2. Use substrate that is safe for the leo.
Substrates such as loose sand, pebbles, coco fibers, etc. can cause abrasions and impactions to the leo’s skin. A better alternative is reptile sand or a mixture of soil and sand.
Even flat stones are a good option for substrates. This will avoid discomfort and injuries to your pet. Other non-particulate substrates such as paper towels, newspapers, or reptile carpets can also be a good idea.
3. Have an enclosure that is big enough for your pet leo.
Your gecko needs enough space to move around in the enclosure you build for him. A 10 to 20-gallon tank is ideal for housing 2 leopard geckos. Leopard geckos are shy creatures and need hiding places to go to. Thus, you should have hide boxes in the enclosure.
4. Ensure optimum heating in the enclosure.
Leopard geckos need a temperature gradient in their enclosures. One side of their tank needs to be warmer than the other. Below is the ideal temperature range to keep your pet leo comfortable and healthy.
|Zone||Temperature in °C||Temperature in °F|
|Warm End||28 °C to 32 °C||83 °F to 90 °F|
|Cool End||21 °C to 25 °C||70 °F to 77 °F|
|Basking Zone||32 °C to 40 °C||90 °F to 104 °F|
A heat lamp, a ceramic heat emitter, or a heating mat can be used to create a temperature gradient. It is also helpful to have a thermostat to monitor the temperature and keep it at optimum levels.
5. Avoid housing two leos in the same tank.
If you have a big tank, you might be tempted to house two leos in the same tank thinking it might be good for your pets to have company. It doesn’t work like that with leopard geckos.
They are solitary animals. Moreover, if you house two males together, it would be a recipe for disaster. Males can get pretty aggressive towards each other to the extent of injuring each other or even killing!
Housing a male and female together might seem like a good idea, too, and you could have cute little baby leos. But, this, too is not a great idea, especially if you are a beginner. Also, breeding geckos live shorter than non-breeding geckos.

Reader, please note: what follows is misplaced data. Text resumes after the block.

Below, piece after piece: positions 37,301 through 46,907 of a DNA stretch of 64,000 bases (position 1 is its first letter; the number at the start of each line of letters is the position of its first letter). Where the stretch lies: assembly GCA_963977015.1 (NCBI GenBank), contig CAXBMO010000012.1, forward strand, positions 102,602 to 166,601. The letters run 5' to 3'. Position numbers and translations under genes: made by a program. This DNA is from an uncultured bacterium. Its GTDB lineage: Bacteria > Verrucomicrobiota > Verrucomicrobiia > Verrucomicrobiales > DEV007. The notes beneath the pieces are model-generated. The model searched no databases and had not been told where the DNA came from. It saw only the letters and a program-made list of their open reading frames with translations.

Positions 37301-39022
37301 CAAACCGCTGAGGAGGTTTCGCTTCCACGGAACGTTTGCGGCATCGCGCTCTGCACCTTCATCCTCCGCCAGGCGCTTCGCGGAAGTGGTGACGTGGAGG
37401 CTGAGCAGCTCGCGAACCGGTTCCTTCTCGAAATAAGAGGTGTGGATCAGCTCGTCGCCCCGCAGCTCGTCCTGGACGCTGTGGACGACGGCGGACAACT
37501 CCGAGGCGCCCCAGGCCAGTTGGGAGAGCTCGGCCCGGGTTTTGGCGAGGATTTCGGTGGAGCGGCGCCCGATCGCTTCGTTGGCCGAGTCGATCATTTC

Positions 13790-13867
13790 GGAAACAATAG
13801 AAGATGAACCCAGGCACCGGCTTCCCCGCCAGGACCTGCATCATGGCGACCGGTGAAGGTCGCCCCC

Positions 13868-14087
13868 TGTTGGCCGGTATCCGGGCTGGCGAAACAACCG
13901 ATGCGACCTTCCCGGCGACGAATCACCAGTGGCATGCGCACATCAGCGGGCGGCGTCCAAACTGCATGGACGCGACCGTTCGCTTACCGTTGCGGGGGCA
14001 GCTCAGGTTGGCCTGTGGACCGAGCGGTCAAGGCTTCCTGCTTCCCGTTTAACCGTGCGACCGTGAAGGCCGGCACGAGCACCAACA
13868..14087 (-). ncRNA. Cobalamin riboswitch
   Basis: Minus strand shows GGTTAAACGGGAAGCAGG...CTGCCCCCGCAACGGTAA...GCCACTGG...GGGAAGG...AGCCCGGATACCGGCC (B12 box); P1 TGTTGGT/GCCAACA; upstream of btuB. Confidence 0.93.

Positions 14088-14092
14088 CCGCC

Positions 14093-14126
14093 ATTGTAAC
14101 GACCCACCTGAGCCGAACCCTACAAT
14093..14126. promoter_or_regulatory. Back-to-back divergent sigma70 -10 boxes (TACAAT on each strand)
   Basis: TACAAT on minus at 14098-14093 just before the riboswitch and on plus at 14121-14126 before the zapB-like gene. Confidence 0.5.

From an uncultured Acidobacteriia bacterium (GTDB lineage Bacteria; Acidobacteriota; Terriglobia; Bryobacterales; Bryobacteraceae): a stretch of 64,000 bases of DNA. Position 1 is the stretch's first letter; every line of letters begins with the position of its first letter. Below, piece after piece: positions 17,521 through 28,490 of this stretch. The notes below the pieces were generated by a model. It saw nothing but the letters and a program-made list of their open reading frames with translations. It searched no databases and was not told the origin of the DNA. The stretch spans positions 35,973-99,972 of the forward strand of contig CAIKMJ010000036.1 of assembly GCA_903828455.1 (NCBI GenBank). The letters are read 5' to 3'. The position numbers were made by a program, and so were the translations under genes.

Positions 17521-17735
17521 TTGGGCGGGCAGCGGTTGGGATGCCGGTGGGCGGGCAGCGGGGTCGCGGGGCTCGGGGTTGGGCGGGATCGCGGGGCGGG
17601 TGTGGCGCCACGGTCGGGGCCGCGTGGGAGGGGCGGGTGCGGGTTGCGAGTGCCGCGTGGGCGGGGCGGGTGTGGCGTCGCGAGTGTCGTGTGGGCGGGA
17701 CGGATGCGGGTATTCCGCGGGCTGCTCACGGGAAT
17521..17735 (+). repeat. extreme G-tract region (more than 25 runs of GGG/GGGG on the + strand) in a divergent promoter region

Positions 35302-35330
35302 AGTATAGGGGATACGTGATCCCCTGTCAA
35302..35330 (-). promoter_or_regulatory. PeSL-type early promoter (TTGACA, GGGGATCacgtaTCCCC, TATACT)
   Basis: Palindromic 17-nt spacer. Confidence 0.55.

6. Get regular medical check-ups for your pet.
Routine physical examination every 6 to 12 months can help detect health problems early on. A vet with experience in treating reptiles can help. They might recommend a fecal examination every year to check for parasites. They might also suggest blood tests to screen any diseases.
7. Help remove your leo’s retained shed.
After a leopard gecko sheds, some old skin can still be attached to its body, especially the extremities such as the toes, tail, and head. This can cause restricted blood flow and can be harmful to the leo. Gently remove the skin if your leo has trouble with it or take the help of a vet to avoid any problems.
A moist hide is a must if you want to make sure that your leopard gecko is able to shed on its own perfectly all the time.
8. Know about medical problems in leopard geckos.
Leopard geckos are hardy but not invincible. Knowing about the medical problems that can be harmful for your gecko can help you identify them early on. Below are the medical conditions that might need veterinary attention.
- Foreign material in the eye
- Abscesses on the body
- Hemipenal prolapse in male leos
- Clogged femoral pores
- Internal parasites
- Egg binding in female leos
- Metabolic bone disease due to calcium deficiency
- Retained shed
- Gastroenteritis due to bacterial infections
- Respiratory infections such as pneumonia
Even though the above list seems long, leos that receive proper care and nutrition won’t fall prey to these diseases. However, knowing about them will help you seek help early and avoid complications. The more you educate yourself, the better you will be able to care for your gecko.
Leopard gecko vs. other pet reptiles in terms of hardiness
Here is a comparison between leopard geckos and other common pet reptiles when it comes to hardiness. Leopard geckos fare quite well, don’t you think?
|Leopard Gecko||Bearded Dragon||Crested Gecko||Chameleon|
|Average lifespan||15-20 years||8-10 years||10-15 years||4-8 years|
|Ease of handling||Easy||Mostly easy||Fairly difficult||Fairly difficult|
|Overall care||Easy/ Forgiving||Easy/ Forgiving||Easy||Intermediate|
|Survival without food||1 month||3 – 4 weeks||2-3 weeks||2-3 days|
A leopard gecko is not a creature that gets sick quite often even though that does not mean that it never falls sick. However, there is an easy way to identify if a leopard gecko is sick.
Leopard geckos have thick, fat tails. If you see a tail that looks thinner, it can be a sign of dehydration, malnourishment, or an infection.
Also, you need to be wary if your leo isn’t feeding well. Identifying issues early on can help you to seek medical attention quicker, and thus avoid problems escalating into something potentially harmful for your pet. Leopard geckos are hardy, but they still need care!